Now a mere mere hint of what it once was and what it once promised for the region, this silt-filled tunnel had been used by canal boats for just thirteen years. Sold to the Indianapolis and Cincinnati Railroad in 1863, soon locomotives thundered through the often flooded tunnel until being abandoned in the late 1880s.

Built during the years of 1839 – 1843, the Whitewater Canal Tunnel linked Hagerstown and Connersville, Indiana to Harrison, Ohio before entering Lawrenceburg, Indiana, until reaching the mighty Ohio River.

http://www.indcanal.org/

One of twelve canal tunnels in the country at the time, today only four such tunnels remain. This nearly forgotten structure was placed on the National Register of Historic Places in 2001.

For more information, please visit:

http://www.cincinnati.com/story/news/2014/03/24/problems-plagued-canal-projects/6833875/

http://www.northbendohio.org/CanalTunnel.html

http://www.cincinnati-transit.net/whitewater.html

 

 

 

V is for Vehicles

From the Avanti to the Pilot, Indiana has enjoyed a colorful and eclectic love affair with vehicles.

 

In the early 1900s, only Michigan produced more vehicles than Indiana. Many of Indiana’s car manufacturers were smaller companies, like Richmond’s Westcott Motor Car Company, or the McFarlan Motor Corporation in Connersville, or the J & M Motorcar Company of Lawrenceburg.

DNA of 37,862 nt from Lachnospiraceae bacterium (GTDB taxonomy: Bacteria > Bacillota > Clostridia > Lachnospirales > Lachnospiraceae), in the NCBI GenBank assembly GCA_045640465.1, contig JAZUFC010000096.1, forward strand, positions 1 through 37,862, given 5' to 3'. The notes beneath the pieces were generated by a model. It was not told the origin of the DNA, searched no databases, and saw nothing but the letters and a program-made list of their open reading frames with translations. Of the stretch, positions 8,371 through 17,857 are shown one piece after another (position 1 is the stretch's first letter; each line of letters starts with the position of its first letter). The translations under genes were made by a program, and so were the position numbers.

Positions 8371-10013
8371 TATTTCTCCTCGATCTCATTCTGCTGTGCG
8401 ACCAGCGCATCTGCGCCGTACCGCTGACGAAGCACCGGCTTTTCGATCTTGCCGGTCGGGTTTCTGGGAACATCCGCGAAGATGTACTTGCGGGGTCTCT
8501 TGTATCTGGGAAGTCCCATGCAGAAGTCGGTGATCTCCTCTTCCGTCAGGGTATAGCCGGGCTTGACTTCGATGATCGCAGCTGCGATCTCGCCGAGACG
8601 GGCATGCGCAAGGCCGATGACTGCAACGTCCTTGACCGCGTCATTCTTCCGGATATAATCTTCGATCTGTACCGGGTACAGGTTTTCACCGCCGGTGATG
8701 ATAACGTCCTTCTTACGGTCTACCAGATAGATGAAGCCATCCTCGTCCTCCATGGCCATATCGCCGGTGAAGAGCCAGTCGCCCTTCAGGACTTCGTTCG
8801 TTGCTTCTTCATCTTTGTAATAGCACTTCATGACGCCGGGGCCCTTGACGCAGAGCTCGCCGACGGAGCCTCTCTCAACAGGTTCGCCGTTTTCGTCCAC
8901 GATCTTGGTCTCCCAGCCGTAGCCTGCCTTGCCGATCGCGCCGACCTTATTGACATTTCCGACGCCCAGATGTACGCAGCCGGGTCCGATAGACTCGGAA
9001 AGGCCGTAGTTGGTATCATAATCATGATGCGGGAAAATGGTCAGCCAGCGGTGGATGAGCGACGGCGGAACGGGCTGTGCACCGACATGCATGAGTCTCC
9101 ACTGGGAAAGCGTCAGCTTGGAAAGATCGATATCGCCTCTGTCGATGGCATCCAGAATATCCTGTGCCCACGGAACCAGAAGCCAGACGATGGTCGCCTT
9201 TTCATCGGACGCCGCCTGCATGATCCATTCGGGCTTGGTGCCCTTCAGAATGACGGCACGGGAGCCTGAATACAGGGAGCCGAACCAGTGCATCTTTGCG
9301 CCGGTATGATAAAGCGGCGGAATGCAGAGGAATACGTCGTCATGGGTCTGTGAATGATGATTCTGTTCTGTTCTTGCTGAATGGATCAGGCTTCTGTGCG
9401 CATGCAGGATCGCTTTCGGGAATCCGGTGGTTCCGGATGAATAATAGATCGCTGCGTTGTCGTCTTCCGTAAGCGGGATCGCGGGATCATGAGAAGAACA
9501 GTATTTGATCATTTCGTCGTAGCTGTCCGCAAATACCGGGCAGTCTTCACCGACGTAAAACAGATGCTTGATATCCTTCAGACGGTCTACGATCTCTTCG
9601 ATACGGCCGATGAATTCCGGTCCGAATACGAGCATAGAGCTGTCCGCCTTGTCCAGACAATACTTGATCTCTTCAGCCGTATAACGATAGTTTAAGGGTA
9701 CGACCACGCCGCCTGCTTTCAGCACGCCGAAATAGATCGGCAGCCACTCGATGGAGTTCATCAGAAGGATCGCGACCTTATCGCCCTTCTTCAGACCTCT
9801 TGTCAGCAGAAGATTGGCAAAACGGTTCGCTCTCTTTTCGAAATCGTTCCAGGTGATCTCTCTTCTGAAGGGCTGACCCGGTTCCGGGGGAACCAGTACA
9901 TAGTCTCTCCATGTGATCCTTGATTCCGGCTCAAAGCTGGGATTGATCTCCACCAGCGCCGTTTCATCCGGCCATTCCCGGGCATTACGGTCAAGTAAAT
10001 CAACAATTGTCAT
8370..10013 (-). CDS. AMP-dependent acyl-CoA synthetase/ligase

100_4360

Certain Indiana car manufacturers’ names are immediately recognized by the general public even today:  Studebaker and Auburn-Cord-Duesenberg and Willys-Overland . These are iconic names and still incredible vehicles.

100_4282

100_4255

The role of the automobile in Indiana’s history is too expansive a topic to fit into one post, so look for future stories highlighting many of the lesser known car manufacturers. Many of these enterprises began as carriage works or wagon makers in the small towns and quiet communities throughout the state.

 

U is for Unexpected

On the shelves and in the nooks of Granny’s Cookie Jars and Ice Cream Parlor, are tucked nearly as many salt and pepper shakers as there are cookie jars.

DSC_0014

This family owned shop is as delicious to look at, as the ice cream is to eat!

How about a little turkey or duck with that?

It’s like a scavenger hunt for fun!

Enjoy yourself for an afternoon in Metamora.

T is for Train Depots

 

Shrill whistles, clattering tracks, rhythmic rolling cars … imagine the train depot as it used to be.

I have wonderful memories of feeling the approaching train before hearing the whistle or seeing the blinding light.

100_7429

I have seen the mail bag tossed and caught, have seen the stationmaster extend notes to the engineer, watched as a working man’s arm reached from the window, catching the note, but never the hook.

As a child, I tried to push the heavy baggage trolleys on their iron wheels across uneven planks. I’ve ridden in steam trains and diesel trains, looked from the uppermost windows of a caboose, and I have stood probably too near the track as freight trains thundered past, feeling a surge of terror and excitement and longing to travel as fast, as far into the unknown.

100_4116

S is for Sky

On this beautiful Earth Day, look up – the sky is always a work of art!